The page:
i Would it be a heat problem or battery etc..I'm not quiet understand about warranty, if you install a new HDD , would it void the warranty of the hard disk or the iBook it self.
If you do it yourself and mess something up or someone else does it and messes something up, damage will not be covered under warranty. If the job is done right, there shouldn't be any warranty issues outside of the hard drive. You're covered if you have an Apple Certified Tech install it, even if the job is messed up.
If the new hard drive has a problem, Apple isn't on the hook for it's repair regardless of who installed it. If the installation was incorrectly performed by non Apple Certified techs, Apple has no obligation to repair any problems from the incorrect installation. The thing about the factory hard drive is that if it ever goes bad during the warranty term, Apple is liable for all parts and labor. If you have an aftermarket HD installed, the manufacturer is only liable for part replacement under typical warranty terms.
i And one more thing about the sudden Motion Sensor on iBook, if you install a new HDD, would SMS works . Is the SMS feature come from the HDD?
It's completely separate from the hard drive. I don't know where exactly it's located, but it could theoretically be anywhere in the machine and still work.
Currently Being ModeratedNov 4, 2005 1:39 PM (in response to akacha toltec)thanks for that info... appreciated...
Currently Being ModeratedNov 9, 2005 8:13 AM (in response to Ryzal Manan)It's a major task . . . will take a couple of hours if you're reasonably comfortable with taking things apart and putting them back together, and don't attempt if you're not. Google and you'll find photo instructions around the net . . . sorry I don't have the link available.
My main advice concerns a choice of replacement drive. The iBook primarily gets hot directly over the hard drive on the left wrist pad, which is uncomfortable for typing. So you want the coolest running drive possible. For that reason I'd recommend replacing the stock 4200rpm drive with a 5400rpm drive rather than a 7200. A 100GB 5400rpm drive is now as fast as a 60GB 7200 due to the greater density of data making up for the slower rotation speed, and the power consumption and heat from a good 100GB 5400RPM drive like a Seagate is the same as on a 4200 and significantly less than 7200. Just because the iBook's case is plastic and therefore insulates heat maybe a little too well you don't want any more heat inside the case than you have to, as damage from a non-stock or non-approved component won't do your warranty any good either.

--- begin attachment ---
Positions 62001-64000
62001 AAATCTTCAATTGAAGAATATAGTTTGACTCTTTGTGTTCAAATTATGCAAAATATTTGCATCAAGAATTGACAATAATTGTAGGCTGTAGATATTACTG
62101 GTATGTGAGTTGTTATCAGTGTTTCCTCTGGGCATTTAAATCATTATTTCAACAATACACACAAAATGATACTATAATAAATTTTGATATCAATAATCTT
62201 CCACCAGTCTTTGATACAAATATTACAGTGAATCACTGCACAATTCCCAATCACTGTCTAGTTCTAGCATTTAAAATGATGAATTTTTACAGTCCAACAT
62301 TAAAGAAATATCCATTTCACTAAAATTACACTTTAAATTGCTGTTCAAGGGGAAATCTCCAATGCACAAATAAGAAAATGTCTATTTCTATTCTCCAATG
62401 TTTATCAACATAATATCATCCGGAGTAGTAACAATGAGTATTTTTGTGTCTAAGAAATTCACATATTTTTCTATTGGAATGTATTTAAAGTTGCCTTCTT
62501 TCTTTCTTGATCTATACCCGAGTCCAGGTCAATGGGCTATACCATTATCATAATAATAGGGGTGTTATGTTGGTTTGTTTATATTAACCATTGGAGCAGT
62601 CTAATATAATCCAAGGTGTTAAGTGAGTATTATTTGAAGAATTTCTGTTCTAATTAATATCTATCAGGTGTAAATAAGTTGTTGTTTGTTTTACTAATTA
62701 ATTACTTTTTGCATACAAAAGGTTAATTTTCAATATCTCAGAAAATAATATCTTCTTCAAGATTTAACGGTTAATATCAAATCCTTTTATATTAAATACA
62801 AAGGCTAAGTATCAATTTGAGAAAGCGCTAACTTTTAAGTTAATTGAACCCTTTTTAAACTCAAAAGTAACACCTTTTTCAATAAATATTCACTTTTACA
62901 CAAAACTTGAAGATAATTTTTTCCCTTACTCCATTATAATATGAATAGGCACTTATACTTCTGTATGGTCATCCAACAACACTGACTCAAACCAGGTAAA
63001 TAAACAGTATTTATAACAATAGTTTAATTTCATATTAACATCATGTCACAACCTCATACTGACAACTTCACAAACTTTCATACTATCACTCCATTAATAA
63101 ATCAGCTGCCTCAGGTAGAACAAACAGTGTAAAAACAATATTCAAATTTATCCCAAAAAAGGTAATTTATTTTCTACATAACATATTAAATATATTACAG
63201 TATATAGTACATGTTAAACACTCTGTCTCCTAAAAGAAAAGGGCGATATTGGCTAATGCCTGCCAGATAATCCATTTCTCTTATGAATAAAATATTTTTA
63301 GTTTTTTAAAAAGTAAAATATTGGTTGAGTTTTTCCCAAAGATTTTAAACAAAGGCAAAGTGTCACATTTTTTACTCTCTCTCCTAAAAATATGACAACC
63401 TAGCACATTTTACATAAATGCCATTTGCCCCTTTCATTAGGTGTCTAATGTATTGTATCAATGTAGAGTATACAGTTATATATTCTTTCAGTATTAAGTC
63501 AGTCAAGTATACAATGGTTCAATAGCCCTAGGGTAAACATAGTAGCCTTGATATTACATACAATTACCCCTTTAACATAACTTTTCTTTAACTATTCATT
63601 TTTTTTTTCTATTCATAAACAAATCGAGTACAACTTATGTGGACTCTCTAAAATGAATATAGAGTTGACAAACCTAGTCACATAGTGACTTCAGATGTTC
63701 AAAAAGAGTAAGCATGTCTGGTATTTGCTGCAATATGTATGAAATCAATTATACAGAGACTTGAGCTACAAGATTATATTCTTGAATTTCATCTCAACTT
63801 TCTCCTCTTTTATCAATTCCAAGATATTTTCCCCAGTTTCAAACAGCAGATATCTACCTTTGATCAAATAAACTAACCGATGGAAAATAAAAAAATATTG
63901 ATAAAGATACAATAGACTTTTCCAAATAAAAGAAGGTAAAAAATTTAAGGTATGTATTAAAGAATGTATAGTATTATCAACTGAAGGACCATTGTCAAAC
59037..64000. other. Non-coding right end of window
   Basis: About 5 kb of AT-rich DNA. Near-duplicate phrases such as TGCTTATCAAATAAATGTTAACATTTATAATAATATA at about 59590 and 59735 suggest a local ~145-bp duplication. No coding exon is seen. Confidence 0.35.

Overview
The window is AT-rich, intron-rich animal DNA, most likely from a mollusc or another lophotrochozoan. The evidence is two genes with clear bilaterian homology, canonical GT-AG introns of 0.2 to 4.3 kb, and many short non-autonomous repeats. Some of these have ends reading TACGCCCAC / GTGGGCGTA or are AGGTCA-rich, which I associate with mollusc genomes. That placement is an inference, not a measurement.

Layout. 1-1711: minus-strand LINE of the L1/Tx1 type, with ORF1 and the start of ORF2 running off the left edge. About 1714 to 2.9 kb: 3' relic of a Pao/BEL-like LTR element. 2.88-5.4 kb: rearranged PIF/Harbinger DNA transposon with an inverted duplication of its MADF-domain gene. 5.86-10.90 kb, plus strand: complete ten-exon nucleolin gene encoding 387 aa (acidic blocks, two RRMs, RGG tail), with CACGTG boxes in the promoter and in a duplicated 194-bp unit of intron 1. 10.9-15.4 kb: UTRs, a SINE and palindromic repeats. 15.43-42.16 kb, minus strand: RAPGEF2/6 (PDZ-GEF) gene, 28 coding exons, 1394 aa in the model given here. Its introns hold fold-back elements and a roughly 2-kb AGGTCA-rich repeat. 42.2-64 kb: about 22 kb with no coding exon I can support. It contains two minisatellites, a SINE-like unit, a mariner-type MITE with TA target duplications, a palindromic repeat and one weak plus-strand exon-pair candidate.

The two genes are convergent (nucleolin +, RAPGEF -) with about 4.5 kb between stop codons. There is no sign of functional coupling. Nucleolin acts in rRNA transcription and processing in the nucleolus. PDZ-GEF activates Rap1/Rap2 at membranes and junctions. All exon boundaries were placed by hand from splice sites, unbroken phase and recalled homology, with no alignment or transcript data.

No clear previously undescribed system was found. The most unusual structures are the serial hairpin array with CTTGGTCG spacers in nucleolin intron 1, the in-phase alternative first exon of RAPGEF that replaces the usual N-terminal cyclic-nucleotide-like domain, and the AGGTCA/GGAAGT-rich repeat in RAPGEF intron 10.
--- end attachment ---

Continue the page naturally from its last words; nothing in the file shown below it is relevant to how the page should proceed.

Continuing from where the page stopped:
Currently Being ModeratedNov 14, 2005 6:50 PM (in response to decisivemoment)If you upgrade the drive yourself, you will void your warranty.
Having said that, www.pbfixit.com has illustrated guides available online and for download for all the stuff on your iBook - including replacing the hard drive.
It's not an easy job. It entails cracking your case, removing a lot of tiny little screws, pulling fragile little cables gently off your motherboard, etc.
I would not recommend replacing the stock 4200 RPM drive with a 7200 RPM drive - the heat alone would be an issue, but your battery life will also suffer.
As decisivemoment posted, the new 5400 RPM drives are almost as fast as 7200 RPM drives, especially if you get one with an 8MB or 16MB cache, with about the same heat and power consumption as the stock 4200 RPM drive.G4/450 Dual, 12" iBook G4/1.2, 3G iPod, Mac OS X (10.4.2)
Currently Being ModeratedNov 20, 2005 12:01 PM (in response to akacha toltec)